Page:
By Walter Rutledge

The Martha Graham Dance Company will begin their New York City season April 2 through April 14 at the Joyce Theater. Continue reading

12/16/18 O&A NYC DANCE/FITNESS AND WELLNESS: Dance Of The Village Elders- Thank you!

The Dance Of The Village Elders presented Santa’s Babies on Saturday December 1, at St. Philip’s Church 204 West 134th Street in the village of Harlem. The performance marked our second holiday performance/fundraiser at St. Philip’s Church since regrouping as a “Dance/Fitness Cooperative” in the fall of 2016. The Village Elders are a group of mature adults who understand the needs for fitness and wellness as we age. When a grant that supported the project ended in 2015 instead of disbanding the Elders decided to run the program themselves with the assistance of instructor Walter Rutledge. Continue reading

6/24/18 O&A NYC WHAT’S HAPPENING THIS WEEK JUNE 24 THRU JULY: Art, Dance, Film, Music, Theatre and More

Summer has finally arrived and New York City and the arts are heating up. Inspiring visual art is drawing them in from Harlem to the Bowery. Dance swirls around Brooklyn, Lincoln Center, Chelsea and Lower Manhattan. While a famous DJ spins music  in Crown Heights and jazz get’s down in Midtown. Here are a few of the many events happening in the city that never sleeps guaranteed to keep you Out and About. Continue reading

4/21/18 O&A NYC DANCE/REVIEW: newsteps- a choreographer’s series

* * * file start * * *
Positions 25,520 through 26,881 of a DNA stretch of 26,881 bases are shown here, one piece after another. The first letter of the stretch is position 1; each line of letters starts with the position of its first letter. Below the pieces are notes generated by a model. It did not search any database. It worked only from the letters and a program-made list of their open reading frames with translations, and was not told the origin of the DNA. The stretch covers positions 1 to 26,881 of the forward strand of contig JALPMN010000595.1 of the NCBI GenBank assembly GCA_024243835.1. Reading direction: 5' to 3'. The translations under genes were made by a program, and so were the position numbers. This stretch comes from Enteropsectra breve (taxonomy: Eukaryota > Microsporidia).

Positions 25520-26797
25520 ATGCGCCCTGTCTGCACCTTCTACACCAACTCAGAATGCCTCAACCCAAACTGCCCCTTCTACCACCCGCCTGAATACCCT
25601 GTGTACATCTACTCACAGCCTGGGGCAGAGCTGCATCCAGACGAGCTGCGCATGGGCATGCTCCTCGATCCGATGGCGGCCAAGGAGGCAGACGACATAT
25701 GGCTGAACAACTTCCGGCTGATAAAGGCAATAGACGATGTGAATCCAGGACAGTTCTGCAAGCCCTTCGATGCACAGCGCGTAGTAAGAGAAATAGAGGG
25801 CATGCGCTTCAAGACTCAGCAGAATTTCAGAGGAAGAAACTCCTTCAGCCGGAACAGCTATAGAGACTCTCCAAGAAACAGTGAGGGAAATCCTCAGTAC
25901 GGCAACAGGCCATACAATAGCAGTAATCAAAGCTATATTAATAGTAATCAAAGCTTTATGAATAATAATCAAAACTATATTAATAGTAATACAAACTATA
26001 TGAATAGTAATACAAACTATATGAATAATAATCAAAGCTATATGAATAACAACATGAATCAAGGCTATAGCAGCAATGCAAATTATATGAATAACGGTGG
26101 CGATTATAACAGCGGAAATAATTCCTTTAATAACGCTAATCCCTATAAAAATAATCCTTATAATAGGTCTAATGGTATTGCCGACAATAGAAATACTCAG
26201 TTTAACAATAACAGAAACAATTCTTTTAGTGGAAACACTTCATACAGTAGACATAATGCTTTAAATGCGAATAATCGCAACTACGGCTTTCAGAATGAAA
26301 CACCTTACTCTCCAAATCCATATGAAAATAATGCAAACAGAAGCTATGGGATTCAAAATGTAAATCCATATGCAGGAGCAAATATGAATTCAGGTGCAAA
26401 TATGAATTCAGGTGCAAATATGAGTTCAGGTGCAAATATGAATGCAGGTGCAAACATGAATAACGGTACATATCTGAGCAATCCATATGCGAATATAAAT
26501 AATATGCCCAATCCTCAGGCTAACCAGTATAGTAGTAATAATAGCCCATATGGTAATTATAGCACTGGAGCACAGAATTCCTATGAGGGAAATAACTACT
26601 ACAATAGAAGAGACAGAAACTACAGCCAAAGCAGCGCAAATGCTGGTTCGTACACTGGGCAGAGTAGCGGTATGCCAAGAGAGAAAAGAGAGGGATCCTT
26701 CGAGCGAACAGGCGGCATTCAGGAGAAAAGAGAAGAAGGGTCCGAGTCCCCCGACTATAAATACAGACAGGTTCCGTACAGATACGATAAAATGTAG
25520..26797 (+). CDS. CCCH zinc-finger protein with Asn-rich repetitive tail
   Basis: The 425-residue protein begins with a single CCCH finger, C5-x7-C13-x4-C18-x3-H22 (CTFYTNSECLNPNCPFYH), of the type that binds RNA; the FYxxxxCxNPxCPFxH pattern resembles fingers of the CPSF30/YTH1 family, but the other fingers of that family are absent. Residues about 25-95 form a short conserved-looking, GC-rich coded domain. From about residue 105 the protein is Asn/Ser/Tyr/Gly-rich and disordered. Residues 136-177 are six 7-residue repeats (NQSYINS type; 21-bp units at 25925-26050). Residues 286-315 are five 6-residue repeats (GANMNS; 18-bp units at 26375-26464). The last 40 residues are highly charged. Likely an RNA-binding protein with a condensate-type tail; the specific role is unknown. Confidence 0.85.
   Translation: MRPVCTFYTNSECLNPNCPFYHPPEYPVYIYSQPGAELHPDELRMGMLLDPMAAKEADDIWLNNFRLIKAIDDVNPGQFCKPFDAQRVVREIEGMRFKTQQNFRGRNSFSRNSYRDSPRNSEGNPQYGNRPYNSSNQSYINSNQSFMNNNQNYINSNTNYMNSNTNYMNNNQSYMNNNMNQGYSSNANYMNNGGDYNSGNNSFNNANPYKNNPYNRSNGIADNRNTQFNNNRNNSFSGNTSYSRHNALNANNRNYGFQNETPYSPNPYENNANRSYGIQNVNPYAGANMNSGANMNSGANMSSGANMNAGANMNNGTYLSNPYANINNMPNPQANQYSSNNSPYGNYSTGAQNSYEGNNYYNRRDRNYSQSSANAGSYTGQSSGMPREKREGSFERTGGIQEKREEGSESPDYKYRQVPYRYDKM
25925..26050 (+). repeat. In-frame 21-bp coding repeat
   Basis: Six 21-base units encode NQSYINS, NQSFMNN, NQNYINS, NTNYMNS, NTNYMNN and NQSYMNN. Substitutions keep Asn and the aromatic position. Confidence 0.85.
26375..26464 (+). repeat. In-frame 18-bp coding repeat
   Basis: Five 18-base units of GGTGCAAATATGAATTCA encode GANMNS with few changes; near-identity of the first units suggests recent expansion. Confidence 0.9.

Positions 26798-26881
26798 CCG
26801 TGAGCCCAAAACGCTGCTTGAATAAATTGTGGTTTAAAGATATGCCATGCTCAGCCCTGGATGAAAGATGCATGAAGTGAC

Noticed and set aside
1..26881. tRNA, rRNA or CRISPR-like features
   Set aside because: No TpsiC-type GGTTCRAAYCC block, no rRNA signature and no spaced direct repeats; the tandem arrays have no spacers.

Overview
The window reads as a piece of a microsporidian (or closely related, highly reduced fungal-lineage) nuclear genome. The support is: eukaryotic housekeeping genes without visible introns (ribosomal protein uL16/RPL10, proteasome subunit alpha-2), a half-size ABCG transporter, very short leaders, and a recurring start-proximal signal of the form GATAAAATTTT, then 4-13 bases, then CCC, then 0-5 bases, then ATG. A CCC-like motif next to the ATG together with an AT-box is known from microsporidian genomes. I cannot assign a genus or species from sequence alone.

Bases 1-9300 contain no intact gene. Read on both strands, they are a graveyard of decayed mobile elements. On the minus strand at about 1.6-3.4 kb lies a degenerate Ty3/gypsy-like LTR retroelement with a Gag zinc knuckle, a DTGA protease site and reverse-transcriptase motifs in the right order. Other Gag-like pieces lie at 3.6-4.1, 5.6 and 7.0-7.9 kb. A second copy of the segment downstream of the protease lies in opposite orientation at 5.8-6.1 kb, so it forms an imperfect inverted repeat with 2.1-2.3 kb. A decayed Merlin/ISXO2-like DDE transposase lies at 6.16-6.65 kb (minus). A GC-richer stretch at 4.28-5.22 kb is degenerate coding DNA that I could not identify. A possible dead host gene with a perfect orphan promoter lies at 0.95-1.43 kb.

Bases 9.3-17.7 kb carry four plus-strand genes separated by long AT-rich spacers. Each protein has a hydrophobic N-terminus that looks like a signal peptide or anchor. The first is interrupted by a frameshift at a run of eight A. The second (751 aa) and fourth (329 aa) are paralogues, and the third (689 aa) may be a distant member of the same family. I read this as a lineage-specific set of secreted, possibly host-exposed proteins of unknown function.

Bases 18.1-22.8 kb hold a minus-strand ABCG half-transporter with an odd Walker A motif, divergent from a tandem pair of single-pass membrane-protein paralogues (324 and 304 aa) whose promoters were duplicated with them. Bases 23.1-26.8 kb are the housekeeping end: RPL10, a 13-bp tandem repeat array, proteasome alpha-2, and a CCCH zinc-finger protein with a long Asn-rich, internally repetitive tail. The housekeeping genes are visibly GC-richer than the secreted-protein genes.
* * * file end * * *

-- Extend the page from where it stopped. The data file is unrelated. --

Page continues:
By Walter Rutledge

The Chen Dance Center began the 34th consecutive newsteps; the semi-annual emerging choreographers’ series, Thursday, April 19 at the Chen Dance Center, 70 Mulberry Street in New York’s Chinatown. This season the three-performance spring showcase, which runs through Saturday, April 21, selected works from “non- dancers”. Professional artists, actors, musicians, singers, photographers, who applied their expertise of their respective art forms to the choreographic process. The five choreographers selected through an open audition for the April concerts are Kate Douglas, Bryndon Cook, Lauren Oliver, Alec Funiciello, and Sophia Zukoski. Each choreographer is given rehearsal space, an honorarium, mentoring from a member of the selection panel, and multiple (three) performances to give the works time to “find its own voice”. Continue reading

4/10/18 O&A NYC DANCE: Abdiel Jacobsen- Reaching Towards The Gods

By Walter Rutledge

Abdiel Jacobsen rise in the Martha Graham Dance Company is best described as meteoric. In true Graham drama, apprentice Jacobsen made his New York City company debut in 2012 performing Graham’s masterwork Errand In The Maze. Performing opposite internationally acclaimed Russian ballerina Diana Vishneva, his impressive debut endeared himself to both audiences and critics. Now a principal dancer with the Graham Company Jacobsen is looking forward to the New York City season April 11 through 14 at New York City Center. Continue reading